Pavel Baleff, conductor
After her Slavic music album and her Verdi opera arias recording, wonderful Bulgarian soprano Krassimira Stoyanova is back with a Verismo collection.
The first thing that comes to one’s mind when an album with such a title is released is about the term “Verismo” and its implications (which operas and composers adhere to Verismo and if it is correct to include in this current every opera written by a representative of the so-called “giovane scuola”) because it seems rather odd when this definition is applied to operas as Elgar or Turandot, but I do not intend to discuss further a delicate matter that is still unresolved and I limit to point out the possible contradiction.
If we accept the widest meaning of Verismo, we will not be surprised that Stoyanova’s recording includes the aforementioned titles together with some of the outstanding masterpieces of the current as Puccini’s Manon Lescaut and Tosca, Cilea’s Adriana Lecouvreur and Giordano’s Andrea Chénier. There is also room for pieces taken from less performed operas as Mascagni’s L’amico Fritz and Lodoletta, Puccini’s Suor Angelica and Catalani’s La Wally.
Stoyanova proves once again to possess exceptional vocal means and to be able to powerfully use them. She is remarkable for her round and soft legato and her delicate high notes and pronounces every word with an extremely clear diction, but it is especially her temperament that capture the listener.
The soprano’s performance highlights the frailty and intensity that usually coexist in the same characters. The best examples of this interpretation are in my opinion Adriana Lecouvreur and Tosca, but especially of this latter. She sings Vissi d’arte as a farewell and tragically ends it with tears in her voice, but desperation is balanced by a strength that cannot but impress.
The same spirit characterizes Adriana. She is portrayed more exhaustively because both Io sono l’umile ancella and Poveri fiori are present here. The first aria is the occasion for Stoyanova to depict Adriana’s poetic side, the sacred fire of art of the «humble servant of the creative Genius», which Stoyanova sings with abandonment (there is no doubt that the soprano shares the actress’s ideas on art). The pangs of a discouraged woman are expressed instead in Poveri fiori and Stoyanova makes them clear in a simple but effective way.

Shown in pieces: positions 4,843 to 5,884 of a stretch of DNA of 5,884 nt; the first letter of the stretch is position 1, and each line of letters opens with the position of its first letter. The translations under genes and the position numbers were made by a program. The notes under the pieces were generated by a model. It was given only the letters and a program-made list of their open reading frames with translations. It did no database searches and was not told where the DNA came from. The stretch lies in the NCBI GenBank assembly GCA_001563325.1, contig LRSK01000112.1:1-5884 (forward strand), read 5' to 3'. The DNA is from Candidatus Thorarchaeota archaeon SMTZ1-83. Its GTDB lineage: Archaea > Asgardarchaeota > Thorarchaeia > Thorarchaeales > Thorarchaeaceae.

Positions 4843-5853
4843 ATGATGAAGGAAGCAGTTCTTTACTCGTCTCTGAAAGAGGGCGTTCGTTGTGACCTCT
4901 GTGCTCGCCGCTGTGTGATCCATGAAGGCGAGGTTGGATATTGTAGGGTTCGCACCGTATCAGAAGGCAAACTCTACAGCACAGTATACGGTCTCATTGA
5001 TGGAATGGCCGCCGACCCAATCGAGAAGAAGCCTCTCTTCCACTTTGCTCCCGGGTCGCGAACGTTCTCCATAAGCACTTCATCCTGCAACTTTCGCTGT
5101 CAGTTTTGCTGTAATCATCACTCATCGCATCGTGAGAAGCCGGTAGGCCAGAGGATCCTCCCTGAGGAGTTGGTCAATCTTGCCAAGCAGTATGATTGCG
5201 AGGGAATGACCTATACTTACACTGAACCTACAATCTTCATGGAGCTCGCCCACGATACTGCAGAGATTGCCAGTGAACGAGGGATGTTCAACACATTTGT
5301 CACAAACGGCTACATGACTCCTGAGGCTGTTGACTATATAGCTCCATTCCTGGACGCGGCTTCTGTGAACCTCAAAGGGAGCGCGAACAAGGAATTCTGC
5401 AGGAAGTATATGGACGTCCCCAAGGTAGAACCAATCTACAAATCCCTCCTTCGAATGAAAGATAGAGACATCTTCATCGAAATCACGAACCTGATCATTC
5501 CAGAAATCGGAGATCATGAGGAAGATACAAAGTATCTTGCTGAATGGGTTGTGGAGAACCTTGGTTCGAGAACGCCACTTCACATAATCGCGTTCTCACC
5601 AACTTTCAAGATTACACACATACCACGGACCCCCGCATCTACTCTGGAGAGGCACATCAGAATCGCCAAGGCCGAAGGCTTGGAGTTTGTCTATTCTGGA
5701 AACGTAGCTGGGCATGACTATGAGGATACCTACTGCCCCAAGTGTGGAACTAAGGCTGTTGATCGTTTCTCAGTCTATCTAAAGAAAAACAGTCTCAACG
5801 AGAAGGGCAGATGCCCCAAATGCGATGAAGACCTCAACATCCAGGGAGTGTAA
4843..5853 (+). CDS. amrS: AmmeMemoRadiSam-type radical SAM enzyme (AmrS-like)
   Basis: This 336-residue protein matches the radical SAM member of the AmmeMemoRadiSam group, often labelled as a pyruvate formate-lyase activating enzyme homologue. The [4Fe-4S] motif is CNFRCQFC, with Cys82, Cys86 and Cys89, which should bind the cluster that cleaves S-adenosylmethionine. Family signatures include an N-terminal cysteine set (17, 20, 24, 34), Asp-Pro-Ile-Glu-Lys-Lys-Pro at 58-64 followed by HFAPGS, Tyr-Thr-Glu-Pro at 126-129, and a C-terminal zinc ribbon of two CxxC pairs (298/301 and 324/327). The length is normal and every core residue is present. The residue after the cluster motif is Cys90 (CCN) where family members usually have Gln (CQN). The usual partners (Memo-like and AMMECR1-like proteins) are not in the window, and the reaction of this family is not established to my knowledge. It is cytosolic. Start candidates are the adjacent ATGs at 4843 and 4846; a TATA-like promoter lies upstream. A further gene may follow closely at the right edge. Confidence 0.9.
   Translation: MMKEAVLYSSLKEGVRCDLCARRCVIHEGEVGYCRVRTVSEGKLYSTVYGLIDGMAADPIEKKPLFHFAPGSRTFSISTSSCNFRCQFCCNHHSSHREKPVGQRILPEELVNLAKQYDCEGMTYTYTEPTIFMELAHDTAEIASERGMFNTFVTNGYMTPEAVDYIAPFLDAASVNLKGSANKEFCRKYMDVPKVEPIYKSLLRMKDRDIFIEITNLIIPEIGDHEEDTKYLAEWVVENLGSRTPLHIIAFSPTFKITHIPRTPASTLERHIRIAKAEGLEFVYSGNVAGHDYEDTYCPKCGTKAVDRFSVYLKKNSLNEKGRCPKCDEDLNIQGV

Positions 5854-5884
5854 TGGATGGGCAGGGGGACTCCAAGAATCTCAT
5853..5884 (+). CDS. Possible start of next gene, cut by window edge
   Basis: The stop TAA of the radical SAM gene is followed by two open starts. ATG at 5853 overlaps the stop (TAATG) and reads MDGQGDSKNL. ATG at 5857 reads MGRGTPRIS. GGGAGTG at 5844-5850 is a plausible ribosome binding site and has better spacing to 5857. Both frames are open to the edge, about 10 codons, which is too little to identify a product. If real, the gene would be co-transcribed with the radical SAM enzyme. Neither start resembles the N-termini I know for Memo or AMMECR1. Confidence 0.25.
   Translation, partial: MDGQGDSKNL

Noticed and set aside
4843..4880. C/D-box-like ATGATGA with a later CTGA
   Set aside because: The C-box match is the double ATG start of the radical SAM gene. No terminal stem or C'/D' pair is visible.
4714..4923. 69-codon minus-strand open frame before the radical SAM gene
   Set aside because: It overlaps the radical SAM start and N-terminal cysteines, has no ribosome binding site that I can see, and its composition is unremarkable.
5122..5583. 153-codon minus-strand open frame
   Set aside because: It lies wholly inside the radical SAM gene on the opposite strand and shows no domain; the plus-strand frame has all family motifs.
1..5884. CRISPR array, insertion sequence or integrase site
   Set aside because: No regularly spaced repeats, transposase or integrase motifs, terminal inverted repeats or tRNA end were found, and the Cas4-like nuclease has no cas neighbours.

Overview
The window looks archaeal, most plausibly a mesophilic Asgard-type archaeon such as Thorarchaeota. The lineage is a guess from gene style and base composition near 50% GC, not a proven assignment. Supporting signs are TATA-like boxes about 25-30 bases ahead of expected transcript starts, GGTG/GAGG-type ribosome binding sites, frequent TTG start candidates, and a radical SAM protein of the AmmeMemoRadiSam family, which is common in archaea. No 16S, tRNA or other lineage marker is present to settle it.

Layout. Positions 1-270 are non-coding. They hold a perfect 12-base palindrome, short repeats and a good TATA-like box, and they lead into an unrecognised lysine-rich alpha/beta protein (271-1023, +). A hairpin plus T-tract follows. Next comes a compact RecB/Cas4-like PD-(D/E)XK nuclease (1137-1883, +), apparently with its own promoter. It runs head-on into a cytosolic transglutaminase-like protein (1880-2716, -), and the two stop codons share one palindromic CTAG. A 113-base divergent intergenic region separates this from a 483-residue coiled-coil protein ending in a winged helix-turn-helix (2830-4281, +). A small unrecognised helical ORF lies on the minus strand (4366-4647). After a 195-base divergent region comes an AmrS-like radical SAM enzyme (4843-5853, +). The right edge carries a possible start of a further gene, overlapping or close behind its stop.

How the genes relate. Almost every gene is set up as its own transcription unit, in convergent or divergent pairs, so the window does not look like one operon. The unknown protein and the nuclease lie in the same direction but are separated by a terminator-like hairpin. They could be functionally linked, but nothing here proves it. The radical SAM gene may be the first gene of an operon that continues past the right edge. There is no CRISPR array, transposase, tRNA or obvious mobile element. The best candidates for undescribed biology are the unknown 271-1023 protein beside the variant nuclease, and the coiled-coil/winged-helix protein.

Manon is another round character. In quelle trine morbide is the expression of a dissatisfied and bored woman who remember what she has lost with a hint of melancholy, but it is in the piece from the fourth act that Stoyanova is really impressive. Her Manon shows an incredible determination in the desperate Sola, perduta, abbandonata and her struggle against death is more tragic than ever. A similar feeling of desperation torments Maddalena in La mamma morta (Andrea Chénier).
Liù is somewhat different. Stoyanova sings both Signore, ascolta (Act I) and Tanto amore, segreto e inconfessato (Act III), stressing the romantic and dreamy feelings of this young and lovely girl despite – but this is not a true contradiction – the admonition in the former and the shadow of death that hovers upon her in the second (she is to the point of committing suicide). Her care and love for Calaf emerges here in an unmistakable and delicate way.
Butterfly is peculiar by her own right. Stoyanova does not sing Un bel dì vedremo with any pathos and her expectation is descriptive rather than emphatic until the overwhelming end. This maybe prevents the listener to be moved by Stoyanova as he/she is by her other colleagues, but it confers a peculiar energy which is valuable and that is perfectly balanced by lyricism.
I had the impression that Stoyanova thinks of her heroines as of independent women, a peculiarity that marks even the sweetest and hopeless characters and that is a guiding thread for the entire album.